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The problem is simple. As I understand, GCC maintains that chars will be byte-aligned and ints 4-byte-aligned in a 32-bit environment. I am also aware of C99 standard which says that casting between misaligned pointer-types results in undefined operations. What do the other standards of C say about this? There are also many experienced coders here - any view on this will be appreciated.

int *iptr1, *iptr2;
char *cptr1, *cptr2;

iptr1 = (int *) cptr1;
cptr2 = (char *) iptr2;
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Casting from int* to char* always works. The other way round, on some CPUs it works, on others it doesn't. –  TonyK Nov 27 '10 at 9:59
In case you are interested, the following examine a particular case: stackoverflow.com/q/25994127/2436175 –  Antonio 14 hours ago

3 Answers 3

There is only one standard for C (the one by ISO), with two versions (1989 and 1999), plus some pretty minor revisions. All versions and revisions agree on the following:

  • all data memory is byte-addressable, and chars are bytes
  • thus a char* will be able to address any data
    • void* is the same as char* except conversions to and from it do not require type casts
  • converting from int* to char* always works, as does convering back to int*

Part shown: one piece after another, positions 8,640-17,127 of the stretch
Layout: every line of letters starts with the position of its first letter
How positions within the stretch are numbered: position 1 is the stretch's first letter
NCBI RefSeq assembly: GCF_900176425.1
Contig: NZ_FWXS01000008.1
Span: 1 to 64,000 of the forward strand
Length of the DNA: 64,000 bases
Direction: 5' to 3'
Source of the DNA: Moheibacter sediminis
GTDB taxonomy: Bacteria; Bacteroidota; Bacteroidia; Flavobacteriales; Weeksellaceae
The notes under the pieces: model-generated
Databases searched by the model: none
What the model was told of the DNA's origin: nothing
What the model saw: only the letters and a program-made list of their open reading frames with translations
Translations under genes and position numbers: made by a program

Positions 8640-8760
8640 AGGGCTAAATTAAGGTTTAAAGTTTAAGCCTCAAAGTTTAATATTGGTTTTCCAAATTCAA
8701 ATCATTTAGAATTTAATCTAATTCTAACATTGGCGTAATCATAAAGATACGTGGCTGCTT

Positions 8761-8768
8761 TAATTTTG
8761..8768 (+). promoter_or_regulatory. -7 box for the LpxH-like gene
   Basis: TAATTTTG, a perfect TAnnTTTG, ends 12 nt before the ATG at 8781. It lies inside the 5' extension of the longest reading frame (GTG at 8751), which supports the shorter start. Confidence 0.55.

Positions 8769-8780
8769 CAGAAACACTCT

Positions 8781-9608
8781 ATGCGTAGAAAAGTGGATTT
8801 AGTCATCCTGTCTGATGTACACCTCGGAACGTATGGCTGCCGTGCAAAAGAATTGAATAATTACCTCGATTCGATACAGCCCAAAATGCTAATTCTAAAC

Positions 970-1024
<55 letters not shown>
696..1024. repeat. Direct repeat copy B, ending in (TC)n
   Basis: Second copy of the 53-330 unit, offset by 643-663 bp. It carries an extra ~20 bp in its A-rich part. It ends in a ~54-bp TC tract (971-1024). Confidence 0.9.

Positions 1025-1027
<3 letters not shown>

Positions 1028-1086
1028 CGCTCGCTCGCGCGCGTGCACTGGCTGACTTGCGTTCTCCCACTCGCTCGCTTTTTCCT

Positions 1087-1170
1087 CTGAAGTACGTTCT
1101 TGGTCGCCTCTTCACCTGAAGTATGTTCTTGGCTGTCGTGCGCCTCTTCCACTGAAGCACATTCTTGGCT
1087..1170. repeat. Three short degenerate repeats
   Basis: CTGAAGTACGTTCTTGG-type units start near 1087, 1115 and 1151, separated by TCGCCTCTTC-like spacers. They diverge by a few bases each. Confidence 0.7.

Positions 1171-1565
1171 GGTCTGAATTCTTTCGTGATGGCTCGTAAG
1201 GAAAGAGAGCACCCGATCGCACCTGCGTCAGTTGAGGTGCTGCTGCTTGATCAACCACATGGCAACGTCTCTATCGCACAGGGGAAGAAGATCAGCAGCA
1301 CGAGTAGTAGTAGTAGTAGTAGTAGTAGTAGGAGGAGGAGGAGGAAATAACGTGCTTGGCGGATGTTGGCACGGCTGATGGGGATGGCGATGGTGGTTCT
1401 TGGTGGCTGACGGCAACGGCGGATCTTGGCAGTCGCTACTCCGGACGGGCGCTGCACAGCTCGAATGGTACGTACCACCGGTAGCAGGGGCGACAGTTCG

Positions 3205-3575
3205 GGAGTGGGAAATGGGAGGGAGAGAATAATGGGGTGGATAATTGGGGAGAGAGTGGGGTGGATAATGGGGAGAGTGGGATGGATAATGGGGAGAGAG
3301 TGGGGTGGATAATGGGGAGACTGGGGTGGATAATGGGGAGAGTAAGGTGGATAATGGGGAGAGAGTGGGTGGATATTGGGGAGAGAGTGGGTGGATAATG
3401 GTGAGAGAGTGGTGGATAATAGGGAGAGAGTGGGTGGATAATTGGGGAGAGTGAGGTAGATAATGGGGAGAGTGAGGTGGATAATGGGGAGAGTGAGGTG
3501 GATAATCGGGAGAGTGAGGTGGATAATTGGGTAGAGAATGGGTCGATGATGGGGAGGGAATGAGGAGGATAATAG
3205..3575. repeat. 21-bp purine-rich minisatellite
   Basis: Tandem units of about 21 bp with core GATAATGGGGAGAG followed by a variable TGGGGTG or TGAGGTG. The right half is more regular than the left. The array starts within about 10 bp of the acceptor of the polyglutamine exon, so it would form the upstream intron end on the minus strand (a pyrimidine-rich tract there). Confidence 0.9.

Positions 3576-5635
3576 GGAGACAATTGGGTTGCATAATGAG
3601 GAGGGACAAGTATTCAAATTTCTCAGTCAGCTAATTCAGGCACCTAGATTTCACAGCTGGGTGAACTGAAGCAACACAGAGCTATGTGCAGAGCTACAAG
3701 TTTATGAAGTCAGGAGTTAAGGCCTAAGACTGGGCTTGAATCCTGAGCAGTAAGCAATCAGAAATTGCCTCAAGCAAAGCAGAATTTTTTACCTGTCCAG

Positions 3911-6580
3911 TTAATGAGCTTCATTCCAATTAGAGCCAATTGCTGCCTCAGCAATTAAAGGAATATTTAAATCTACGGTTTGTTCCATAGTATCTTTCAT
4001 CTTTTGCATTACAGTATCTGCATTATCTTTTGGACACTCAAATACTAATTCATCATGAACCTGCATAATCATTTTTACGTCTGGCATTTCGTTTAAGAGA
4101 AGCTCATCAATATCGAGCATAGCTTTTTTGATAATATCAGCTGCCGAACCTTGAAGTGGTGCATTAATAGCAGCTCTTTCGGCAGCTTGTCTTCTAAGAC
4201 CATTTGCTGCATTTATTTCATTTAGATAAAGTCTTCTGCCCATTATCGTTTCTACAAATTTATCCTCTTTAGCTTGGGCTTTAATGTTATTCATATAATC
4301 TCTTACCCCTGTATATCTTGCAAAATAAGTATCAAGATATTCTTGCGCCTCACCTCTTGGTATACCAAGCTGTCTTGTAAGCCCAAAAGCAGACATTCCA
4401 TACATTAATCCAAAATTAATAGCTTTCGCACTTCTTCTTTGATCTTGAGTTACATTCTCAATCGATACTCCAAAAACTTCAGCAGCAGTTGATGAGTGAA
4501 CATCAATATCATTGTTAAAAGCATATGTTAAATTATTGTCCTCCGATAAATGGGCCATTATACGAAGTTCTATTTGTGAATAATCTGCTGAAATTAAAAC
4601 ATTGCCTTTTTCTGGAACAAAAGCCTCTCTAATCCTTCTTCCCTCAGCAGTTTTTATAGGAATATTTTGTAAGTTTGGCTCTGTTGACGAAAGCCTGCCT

• converting an arbitrary char* to int* is not guaranteed to work

The reasons char pointers are guaranteed to work like this is so that you can, for example, copy integers from anywhere in memory to elsewhere in memory or disk, and back, which turns out to be a pretty useful thing to do in low-level programming, e.g., graphics libraries.

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There are big-endian and little-endian for CPUs, so the results are undefined. For example, the value of 0x01234567 could be 0x12 or 0x67 for a char pointer after casting.

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You can try doing:

iptr1 = atoi(cptr1); // val now = pointed by cptr1
cptr2 = atoi(iptr2); // val now = pointed by iptr2

This worked for me in DevCpp!

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